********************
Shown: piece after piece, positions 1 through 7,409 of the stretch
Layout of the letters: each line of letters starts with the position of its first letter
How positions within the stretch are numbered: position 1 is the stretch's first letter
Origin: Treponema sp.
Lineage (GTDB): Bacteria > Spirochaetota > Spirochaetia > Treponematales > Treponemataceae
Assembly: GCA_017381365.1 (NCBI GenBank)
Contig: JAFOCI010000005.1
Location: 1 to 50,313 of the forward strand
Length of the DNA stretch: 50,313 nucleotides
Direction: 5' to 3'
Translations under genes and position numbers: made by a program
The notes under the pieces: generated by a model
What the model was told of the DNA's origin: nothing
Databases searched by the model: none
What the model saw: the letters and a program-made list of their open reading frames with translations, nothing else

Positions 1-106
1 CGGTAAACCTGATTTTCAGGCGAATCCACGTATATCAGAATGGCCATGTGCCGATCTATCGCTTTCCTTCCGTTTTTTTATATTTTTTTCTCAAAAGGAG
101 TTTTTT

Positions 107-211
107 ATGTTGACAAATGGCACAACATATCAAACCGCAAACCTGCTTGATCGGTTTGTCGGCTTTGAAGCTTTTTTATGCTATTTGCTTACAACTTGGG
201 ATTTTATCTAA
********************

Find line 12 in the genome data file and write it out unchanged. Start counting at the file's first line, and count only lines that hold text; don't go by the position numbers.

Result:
The notes under the pieces: generated by a model